The longer setting is perfect for weekdays, especially if you have a job with long hours or if you have a tough commute. Chuck everything in the crockpot, drag yourself off to that job you can’t wait to retire from, and when you get home nine or ten hours later, dinner is ready and waiting for you!

* All photos courtesy of Laura L. Perrin.

The Crockpot: A Siren Call for Single People

This post was inspired by a good friend of ours who is single and wants to cook more food at home, but he finds himself worn down by the combination of long hours at a Wall Street job and a brutal commute to and from the office. As a result, he tends to find himself stuck picking up take-out dinners most nights each week.

But he bought a crockpot recently--and he's actually happily using it. Happily, because it solves one of the pernicious problems of being a single professional: it pretty much sucks to cook just for yourself.

Think about it: you just finished a long day at the office, then finished a long commute home. And now you have to make dinner from scratch? If you keep a sleep/wake schedule like many of my colleagues, you'll be sitting down for your homemade meal, oh, about fifteen minutes after it's time to go to bed.

Worse, the food preparation time is borne 100% by you. Sure, it’s great to be king when you have somebody to delegate prep work to. But what fun is it to delegate work to yourself?

No wonder take-out can seem so tantalizing when you’re a bachelor or bachelorette.

Which brings me back to the core concept that a crockpot is one of those rare cooking tools that is spectacularly worth owning, especially when you're cooking for one. Think of the cooking logistical problems that are solved by the crockpot:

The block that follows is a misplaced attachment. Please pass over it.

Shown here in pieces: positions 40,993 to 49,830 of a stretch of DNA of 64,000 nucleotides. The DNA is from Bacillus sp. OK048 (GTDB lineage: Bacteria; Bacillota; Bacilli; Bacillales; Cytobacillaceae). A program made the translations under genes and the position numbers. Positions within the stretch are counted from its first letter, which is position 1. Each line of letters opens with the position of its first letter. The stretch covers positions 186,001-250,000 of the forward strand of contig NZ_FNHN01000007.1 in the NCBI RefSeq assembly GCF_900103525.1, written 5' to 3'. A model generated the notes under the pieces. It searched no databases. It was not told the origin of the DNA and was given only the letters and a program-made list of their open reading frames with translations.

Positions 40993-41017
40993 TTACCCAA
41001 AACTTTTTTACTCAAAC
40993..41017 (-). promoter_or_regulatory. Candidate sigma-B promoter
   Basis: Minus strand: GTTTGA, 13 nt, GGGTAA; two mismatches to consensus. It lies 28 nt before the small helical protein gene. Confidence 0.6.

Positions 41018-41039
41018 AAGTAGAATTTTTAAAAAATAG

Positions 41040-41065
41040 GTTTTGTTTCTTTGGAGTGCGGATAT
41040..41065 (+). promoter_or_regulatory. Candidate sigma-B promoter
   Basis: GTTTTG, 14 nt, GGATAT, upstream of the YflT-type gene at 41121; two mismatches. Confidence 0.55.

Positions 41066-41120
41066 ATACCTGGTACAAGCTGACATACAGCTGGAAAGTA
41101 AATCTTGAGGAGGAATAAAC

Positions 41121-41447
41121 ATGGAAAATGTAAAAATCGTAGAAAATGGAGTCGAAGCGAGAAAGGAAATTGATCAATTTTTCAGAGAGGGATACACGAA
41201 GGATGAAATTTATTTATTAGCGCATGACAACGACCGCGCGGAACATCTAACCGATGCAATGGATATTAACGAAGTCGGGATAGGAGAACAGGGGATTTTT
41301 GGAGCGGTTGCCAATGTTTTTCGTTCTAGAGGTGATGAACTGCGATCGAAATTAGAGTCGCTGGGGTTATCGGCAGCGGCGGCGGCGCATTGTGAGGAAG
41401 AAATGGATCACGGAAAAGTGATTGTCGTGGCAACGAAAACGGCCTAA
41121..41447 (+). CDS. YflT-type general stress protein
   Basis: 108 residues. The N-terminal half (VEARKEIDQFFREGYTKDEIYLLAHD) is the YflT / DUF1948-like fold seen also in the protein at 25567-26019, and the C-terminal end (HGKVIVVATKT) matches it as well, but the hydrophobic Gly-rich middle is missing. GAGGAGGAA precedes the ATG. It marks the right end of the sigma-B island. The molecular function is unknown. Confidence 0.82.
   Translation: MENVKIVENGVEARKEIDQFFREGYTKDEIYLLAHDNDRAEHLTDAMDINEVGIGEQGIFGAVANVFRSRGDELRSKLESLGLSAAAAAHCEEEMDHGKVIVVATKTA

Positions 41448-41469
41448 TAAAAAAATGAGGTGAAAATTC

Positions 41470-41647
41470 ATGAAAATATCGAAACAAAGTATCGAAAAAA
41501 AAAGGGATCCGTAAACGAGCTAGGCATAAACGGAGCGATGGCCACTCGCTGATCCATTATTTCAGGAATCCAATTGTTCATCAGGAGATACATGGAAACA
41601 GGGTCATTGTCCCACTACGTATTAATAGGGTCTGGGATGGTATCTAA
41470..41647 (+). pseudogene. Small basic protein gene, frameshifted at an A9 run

1) It's easy to make meals in bulk that can be eaten all week long.

2) Sure there's some prep work, but it's usually pretty simple: cut a bunch of stuff up and chuck it in the pot. Set the dial and forget about it for the rest of the day.

3) Instead of having to cook after you get home from work, you can put the food in the crockpot in the morning before you leave. Set the dial on low. When you get home ten or eleven hours later, a healthy and inexpensive dinner is ready and waiting for you.

3) You can be a total novice cook and still make great meals. Crockpot recipes are generally easy and foolproof. And if you have a knack for cooking (but you just don't know it yet) this can be your entry point into more serious cooking down the road.

4) Finally, how much time does it take to microwave a dinner you've already cooked the other day? Sure, you might have to invest a bit of extra time making the recipe initially. But if you can microwave the leftovers a couple of more times that week, the aggregate time (and money for that matter) you've spent feeding yourself over three or four meals will be much less than making three or four separate daily trips to pick up take-out on your way home from work.

The crockpot isn't just for June Cleaver any more. It's the perfect tool for anybody--especially single people--who would like to look forward to a delicious, hot, home-cooked meal after a long day at the office.

I've put below a few helpful links, including a link to the exact crockpot model we have at home (at Also see below for a post I wrote a few months ago that contains an extended list of crockpot recipe resources.

Related Posts:
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How to Be a Satisficer

Have you ever spent a lot of time agonizing over a restaurant menu, hoping to choose something truly exceptional--but when the food comes, you look over at your friend's entree with envy?